Heaven knows, I'm miserable now

OK, I admit it—in my youth I had a penchant for dark, moody music. As a disenfranchised teenager, the angsty, drug-addled and downright depressing music of The Cure and Depeche Mode was right up my alley. So, while I moped around my bedroom with that giant Boys Don’t Cry poster of Robert Smith’s back staring down at me, the stereo was blasting The Cure’s Faith and Pornography, and Depeche Mode’s Black Celebration and Violator. Not to mention Nine Inch Nails Pretty Hate Machine and The Downward Spiral. Fast-forward to 2009 and new albums by The Cure and Depeche Mode have landed on my desk for review, their 13th and 12th studio albums respectively.

Oh, another trip down memory lane. After taking a listen to both albums, I can’t help wondering if it’s just me? Have I grown up leaving these stalwarts of my youth behind or have they grown old, refusing to admit that their best days have passed them by and their new songs are doing harm to their once-proud catalogue? I mean, let’s face it, the last time either band recorded what could be defined as a masterpiece was in the late 1980s and early 1990s, The Cure with 1989’s Disintegration and Depeche Mode with 1990’s Violator.

The lads in Depeche Mode will have you believe that there has never been a better time to be in the band. Everyone is clean, having kicked their addictions and things are going well. If only their new album, Sounds of the Universe (EMI), didn’t sound so stale and boring, they might just be on to something.

As a person who has known too many friends who have battled their addictions, I will not make light of their tepid new album by suggesting that their lack of substance abuse has led to them making crap tunes, but the fact remains that this band has lost their edge and are slipping into adult contemporary mediocrity with ease.

On the whole, Sounds of the Universe sounds like a lightweight version of everything I used to love about this once great band. Lead singer Dave Gahan continues his recent attempts to write songs for Depeche Mode and offers up three new ones.

While the first offering from Gahan, Hole to Feed, is one of the better tracks on the album, his two following efforts, Come Back and Miles Away/The Truth, are completely forgettable. Lead songwriter Martin Gore also offers up a couple of half-decent Depeche Mode songs in the form of their first single, Wrong, with its harsh synth sound and Little Soul, with its moody, downtempo electro beats. However, he also offers up shockers like Jezebel, which just doesn’t go anywhere.

By now you know what to expect from a Depeche Mode album, so while this album may convince some that the band still has what it takes, it will convince others that the band is going stale. I fall into the latter category. Regardless of how you are invested in the band, it’s clear that this album is among their worst so far. So don’t expect them to blow your mind the way they used to.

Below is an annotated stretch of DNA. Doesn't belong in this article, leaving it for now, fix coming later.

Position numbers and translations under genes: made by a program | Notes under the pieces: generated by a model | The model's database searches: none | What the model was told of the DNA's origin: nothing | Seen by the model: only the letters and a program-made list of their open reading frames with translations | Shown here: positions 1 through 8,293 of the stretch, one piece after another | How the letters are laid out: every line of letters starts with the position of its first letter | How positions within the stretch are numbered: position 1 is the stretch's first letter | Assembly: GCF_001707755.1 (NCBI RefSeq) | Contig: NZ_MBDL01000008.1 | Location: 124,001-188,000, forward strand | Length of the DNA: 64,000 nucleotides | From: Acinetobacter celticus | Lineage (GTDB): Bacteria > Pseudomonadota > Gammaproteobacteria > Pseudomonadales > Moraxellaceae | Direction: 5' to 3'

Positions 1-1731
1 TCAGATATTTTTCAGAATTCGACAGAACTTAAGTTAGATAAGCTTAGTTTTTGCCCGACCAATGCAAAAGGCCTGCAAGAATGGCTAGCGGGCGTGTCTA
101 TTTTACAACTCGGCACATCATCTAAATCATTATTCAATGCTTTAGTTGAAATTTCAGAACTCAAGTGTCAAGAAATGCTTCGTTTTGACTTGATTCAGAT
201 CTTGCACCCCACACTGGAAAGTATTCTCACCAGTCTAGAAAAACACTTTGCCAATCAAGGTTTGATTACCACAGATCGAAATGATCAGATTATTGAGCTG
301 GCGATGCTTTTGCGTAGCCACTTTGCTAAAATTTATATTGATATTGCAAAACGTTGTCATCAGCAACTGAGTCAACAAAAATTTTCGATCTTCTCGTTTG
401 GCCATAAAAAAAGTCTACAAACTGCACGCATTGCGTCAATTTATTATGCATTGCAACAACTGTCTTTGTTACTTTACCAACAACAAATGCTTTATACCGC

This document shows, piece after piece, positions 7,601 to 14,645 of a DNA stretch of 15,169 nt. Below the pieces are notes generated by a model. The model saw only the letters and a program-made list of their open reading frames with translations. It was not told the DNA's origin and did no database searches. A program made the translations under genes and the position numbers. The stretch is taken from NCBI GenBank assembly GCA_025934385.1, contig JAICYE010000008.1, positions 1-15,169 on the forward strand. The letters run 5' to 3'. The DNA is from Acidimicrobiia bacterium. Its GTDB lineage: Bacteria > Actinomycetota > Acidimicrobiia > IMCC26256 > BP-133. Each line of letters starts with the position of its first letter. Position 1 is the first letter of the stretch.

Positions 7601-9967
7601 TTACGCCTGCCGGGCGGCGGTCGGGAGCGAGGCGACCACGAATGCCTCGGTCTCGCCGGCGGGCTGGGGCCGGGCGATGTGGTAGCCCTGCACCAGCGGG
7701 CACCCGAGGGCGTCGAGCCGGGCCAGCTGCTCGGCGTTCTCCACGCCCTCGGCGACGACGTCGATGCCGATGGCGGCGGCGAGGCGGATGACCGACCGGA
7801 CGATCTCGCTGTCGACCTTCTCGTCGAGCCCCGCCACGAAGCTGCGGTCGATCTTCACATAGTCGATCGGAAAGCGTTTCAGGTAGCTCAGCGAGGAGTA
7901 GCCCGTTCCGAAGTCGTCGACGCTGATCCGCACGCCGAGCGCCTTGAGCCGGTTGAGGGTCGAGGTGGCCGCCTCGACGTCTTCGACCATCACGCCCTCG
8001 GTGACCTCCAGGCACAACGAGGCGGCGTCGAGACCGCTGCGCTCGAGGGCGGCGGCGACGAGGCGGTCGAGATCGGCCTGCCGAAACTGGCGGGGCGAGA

Robert Smith’s The Cure, on the other hand, have been threatening to retire for years. I remember when 2000’s Bloodflowers was released and Smith announced that it would be the band’s last. I was relieved to get tickets for their Australian tour, having never seen a band that was so integral to my adolescence.

They blew my mind that night, and so when 2004’s self-titled album was released, I was glad that Smith had decided not to call it a day. Until I listened to it, that is. Produced by Ross Robinson, who previously worked with nu-metal bands Korn, Limp Bizkit and Slipknot, the album had a harder edge and sounded more commercial. Smith was obviously trying to appeal to the kids. It was at this point that I started to wish he had retired.

Four years later and The Cure have a new album titled 4:13 Dream (Universal), and while it’s better than that 2004 turd, it’s an album I really could do without. It sees the return of former Cure guitarist Porl Thompson and features mostly up-tempo songs. It was initially planned as a double album and 33 songs were recorded. However, Smith scrapped this idea and an album of the more moody, darker material is expected soon. Hopefully that is the album that redeems Smith’s decision to continue on with a band post-2000.

But back to 4:13 Dream. Opener Underneath the Stars is not half bad and initially it gave me hope that this was going to be The Cure comeback album I had been hoping for. Unfortunately not. The second song, The Only One, is a sheer regurgitation of ideas that Smith has explored on numerous albums before. It could quite easily have been recorded for 1992’s Wish. From there, things just get worse. Freakshow is a bizarre little pop song that had me cringing, while The Perfect Boy and Sleep When I’m Dead are just trite.

Funny, all four songs I’ve mentioned are the singles off the album. This leads me to the conclusion that Smith’s attempts at writing hit singles severely fail on this album and if he had decided to leave them off this album and included some of the moodier, darker material, this could have been half decent. So excuse me while I head back to my bedroom to mope to Faith and Violator.

Lloyd Gedye

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